Calculating motorbike accident compensation is not necessarily a straightforward matter and often requires considerable legal experience and expertise to resolve a motorbike accident claim. This is especially evident where a serious accident results in a permanent injury or disability, which means the victim is unable to return to pre-accident way of life and there is risk of also being unable to fully continue in their former work.
Calculating a permanent loss of income and future employment prospects over the reminder of life factored against possible reduction in life expectancy is only the beginning of a number of other “adjustments” to be made to the equation, such as what the victim could have expected to have earned if the accident had not taken place.
Lump sum compensation…
In most instances, compensation is in the form of a lump sum, which may be invested to earn interest. If a lump sum is awarded, this means that a further deduction would need to be made to the compensation where there is a reduction in life expectancy. The compensation payment in this instance is then expected to provide only for living expenses.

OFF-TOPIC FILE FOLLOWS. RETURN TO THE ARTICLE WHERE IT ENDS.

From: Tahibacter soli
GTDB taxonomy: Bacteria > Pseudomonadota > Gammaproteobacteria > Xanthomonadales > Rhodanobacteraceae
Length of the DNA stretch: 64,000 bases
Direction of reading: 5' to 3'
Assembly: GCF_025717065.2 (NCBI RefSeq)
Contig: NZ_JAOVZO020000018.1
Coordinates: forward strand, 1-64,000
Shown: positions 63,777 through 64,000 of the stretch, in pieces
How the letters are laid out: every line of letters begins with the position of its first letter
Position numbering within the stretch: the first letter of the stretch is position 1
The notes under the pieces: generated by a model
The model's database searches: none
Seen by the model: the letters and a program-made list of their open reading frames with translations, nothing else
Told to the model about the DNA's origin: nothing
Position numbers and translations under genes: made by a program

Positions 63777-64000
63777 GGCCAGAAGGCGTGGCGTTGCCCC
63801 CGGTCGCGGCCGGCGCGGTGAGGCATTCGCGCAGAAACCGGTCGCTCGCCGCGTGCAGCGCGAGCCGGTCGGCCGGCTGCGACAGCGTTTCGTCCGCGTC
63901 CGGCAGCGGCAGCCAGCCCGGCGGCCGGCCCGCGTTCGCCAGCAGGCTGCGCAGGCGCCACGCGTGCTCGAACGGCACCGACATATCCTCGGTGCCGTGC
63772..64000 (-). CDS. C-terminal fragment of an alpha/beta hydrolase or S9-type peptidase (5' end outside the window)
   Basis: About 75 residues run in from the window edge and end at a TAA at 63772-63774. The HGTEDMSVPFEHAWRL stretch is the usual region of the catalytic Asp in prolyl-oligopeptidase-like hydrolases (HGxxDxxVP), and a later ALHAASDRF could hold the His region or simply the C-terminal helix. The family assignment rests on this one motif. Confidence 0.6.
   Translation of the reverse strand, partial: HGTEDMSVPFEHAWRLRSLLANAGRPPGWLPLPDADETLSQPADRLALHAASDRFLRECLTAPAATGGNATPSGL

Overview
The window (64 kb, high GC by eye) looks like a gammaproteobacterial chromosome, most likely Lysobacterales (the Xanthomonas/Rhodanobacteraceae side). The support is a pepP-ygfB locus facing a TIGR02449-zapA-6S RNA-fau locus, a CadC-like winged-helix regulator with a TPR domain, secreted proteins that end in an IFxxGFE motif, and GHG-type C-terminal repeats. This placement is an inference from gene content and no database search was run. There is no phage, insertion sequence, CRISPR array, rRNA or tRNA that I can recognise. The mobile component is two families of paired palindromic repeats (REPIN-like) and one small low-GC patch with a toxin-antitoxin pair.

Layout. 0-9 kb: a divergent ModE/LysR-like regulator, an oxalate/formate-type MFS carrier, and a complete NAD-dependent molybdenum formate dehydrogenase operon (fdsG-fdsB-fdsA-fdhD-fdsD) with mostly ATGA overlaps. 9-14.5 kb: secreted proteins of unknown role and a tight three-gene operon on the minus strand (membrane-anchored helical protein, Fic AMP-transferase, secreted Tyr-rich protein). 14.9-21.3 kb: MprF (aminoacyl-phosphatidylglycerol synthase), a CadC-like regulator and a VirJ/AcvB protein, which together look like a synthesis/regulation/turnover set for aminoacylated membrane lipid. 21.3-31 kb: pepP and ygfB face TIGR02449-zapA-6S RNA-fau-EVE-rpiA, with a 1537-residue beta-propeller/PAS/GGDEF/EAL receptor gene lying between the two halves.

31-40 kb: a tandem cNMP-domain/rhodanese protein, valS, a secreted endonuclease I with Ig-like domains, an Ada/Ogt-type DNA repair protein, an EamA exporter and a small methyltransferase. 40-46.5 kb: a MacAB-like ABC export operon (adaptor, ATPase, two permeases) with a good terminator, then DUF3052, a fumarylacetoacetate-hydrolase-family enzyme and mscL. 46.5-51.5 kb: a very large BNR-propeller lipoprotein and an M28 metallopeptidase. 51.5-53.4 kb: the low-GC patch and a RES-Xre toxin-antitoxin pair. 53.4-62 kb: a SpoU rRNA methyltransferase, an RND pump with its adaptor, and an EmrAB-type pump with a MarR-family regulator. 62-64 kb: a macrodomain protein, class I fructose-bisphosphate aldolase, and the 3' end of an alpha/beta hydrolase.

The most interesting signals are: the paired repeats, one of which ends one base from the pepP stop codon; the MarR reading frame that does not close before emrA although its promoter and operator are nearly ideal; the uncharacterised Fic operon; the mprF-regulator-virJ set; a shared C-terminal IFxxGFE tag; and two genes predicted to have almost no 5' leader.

Adjustment will also be required to be made as a result of benefits received from elsewhere, such as sick pay and welfare payment entitlements.
In many cases, the courts themselves will arrive at a decision, having weighed all the evidence and relevant factors, and additionally referring to previous similar motorbike accident claims. Once again, experienced advocates will possess a reasonable view of the compensation sum the courts will likely award under a particular set of circumstances, usually based on an annual or multiple award of the motorcyclist’s pre-accident net wages. It should be stressed, once again, that a decision is on a case-by-case basis.
It should also not be forgotten that despite accounting for just one per cent of all road user traffic, motorbike riders are still up to forty times more likely than car drivers to be involved in an accident with up to one in five receiving a serious or fatal injury.
In 2011, the number of riders reported as seriously injured actually increased by 10 per cent to more than five thousand and the total number of all reported motorcycle user casualties was also up by 8 per cent to more than 20,000. During the first three months of 2012, the number of motor bike riders killed and serious injured (KSI) actually rose by 5 per cent (Department of Transport).